As the process of tearing down the former Ramada Inn begins, some Phoenicians are concerned with the future of the lot.
A public zoning hearing is taking place Thursday at 1:30 p.m. at City Hall to discuss the future of the property across the street from Taylor Place. At the hearing citizens will talk about rezoning the lot to put in a temporary parking lot for the Sheraton Hotel, however many are not happy with this plan.
The Downtown Voices Coalition does not agree with making the site a parking lot. According to the DVC website, a “developer members finds it difficult to convince people to bring new projects to the downtown, especially when driving them through large swaths of empty, unused land and rows of parking lots.”
The DVC said investors are skeptical of a city’s progressiveness when it invests more money and effort on “land banking and demolition than creative and adaptive development,” said the website.
Sean Sweat, a Downtown Phoenix urbanist who is also a member of the DVC, has been campaigning to turn the lot into a green space.
“I don’t think their needs to be any benches or fancy things,” Sweat said, “just a space with grass will make the city and space much more attractive and bring around more people.”
Sweat, who received a graduate degree in public transportation from the Massachusetts Institute of Technology, said the parking lot shields pedestrianism because people would rather not walk by a parking lot.
“Once you make it too easy for more cars to come by that area, pedestrianism drops,” Sweat said.
Sweat, also a downtown Phoenix resident, is concerned that his property value will go down if a parking lot is put in that space.
“What differentiates this city from a city like Chandler or Tempe is the walk-ability, and people don’t want to walk by a parking lot,” Sweat said.
Journalism sophomore Amy Vogelsang said the Downtown campus would benefit from having another park nearby.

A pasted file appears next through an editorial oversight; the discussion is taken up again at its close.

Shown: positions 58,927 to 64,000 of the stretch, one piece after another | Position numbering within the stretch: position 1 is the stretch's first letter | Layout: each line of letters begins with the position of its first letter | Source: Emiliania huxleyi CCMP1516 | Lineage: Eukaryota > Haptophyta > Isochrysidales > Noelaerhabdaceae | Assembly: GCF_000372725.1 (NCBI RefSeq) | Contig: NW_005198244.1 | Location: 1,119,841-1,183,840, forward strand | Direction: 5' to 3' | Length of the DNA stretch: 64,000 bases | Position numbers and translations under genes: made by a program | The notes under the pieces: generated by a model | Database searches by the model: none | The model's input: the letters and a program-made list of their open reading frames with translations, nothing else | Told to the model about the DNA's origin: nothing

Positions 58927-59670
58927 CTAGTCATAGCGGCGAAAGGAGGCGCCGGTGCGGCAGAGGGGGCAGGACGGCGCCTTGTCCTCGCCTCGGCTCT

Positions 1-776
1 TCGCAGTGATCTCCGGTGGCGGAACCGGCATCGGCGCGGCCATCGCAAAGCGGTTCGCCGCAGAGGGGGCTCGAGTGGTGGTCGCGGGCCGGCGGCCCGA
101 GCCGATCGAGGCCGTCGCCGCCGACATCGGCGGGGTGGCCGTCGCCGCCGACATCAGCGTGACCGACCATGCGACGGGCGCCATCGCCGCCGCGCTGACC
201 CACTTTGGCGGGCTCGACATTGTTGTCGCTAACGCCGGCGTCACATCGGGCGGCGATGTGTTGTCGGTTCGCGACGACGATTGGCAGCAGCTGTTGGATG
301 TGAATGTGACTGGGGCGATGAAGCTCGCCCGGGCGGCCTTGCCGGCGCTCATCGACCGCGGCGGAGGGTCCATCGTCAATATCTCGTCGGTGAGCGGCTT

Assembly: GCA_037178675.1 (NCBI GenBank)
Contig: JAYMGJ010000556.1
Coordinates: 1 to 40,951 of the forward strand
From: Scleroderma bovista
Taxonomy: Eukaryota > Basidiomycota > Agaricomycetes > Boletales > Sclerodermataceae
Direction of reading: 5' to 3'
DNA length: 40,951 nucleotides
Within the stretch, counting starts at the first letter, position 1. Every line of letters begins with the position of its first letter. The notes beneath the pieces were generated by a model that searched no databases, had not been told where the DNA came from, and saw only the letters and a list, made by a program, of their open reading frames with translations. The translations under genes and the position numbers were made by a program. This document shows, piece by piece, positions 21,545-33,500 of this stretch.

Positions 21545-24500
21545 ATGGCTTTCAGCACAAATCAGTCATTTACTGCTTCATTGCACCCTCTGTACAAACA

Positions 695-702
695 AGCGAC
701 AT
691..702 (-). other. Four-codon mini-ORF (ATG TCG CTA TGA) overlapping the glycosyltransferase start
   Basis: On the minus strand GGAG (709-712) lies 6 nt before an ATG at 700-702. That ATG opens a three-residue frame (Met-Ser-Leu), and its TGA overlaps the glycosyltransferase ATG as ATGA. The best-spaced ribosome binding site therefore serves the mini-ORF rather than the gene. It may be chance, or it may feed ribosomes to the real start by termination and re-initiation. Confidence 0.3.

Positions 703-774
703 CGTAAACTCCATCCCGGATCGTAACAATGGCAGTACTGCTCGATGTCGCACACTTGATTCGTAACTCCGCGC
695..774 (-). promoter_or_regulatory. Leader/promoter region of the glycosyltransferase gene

“If somebody put a park in that space that would be great,” Vogelsang said. “I like sports and it would just be nice to have that green space to play or study. I know other colleges have that space, so it would be nice if we had more of it.”
ASU does not have the economic means to support another green space after recently building the Civic Space, according to Deputy City Manager Rick Naimark.
ASU had the opportunity to buy the property at a very reasonable price, so they had to act on the opportunity, Naimark said.
By putting up a temporary parking lot for the Sheraton to use, ASU is making a business decision, Naimark said. Instead of their just being a dirt lot, ASU would rent out the space temporarily for the use of the Sheraton’s money wisely.
“Tearing down the building is ensuring future viability of the ASU campus, but in the interim, a parking lot will help fund this space,” Naimark said.
Naimark added that ASU needed a site for expansion, but the hotel was not the right type of building to preserve for that. It had mold and the layout was not suitable for a university setting.
Contact the reporter at firstname.lastname@example.org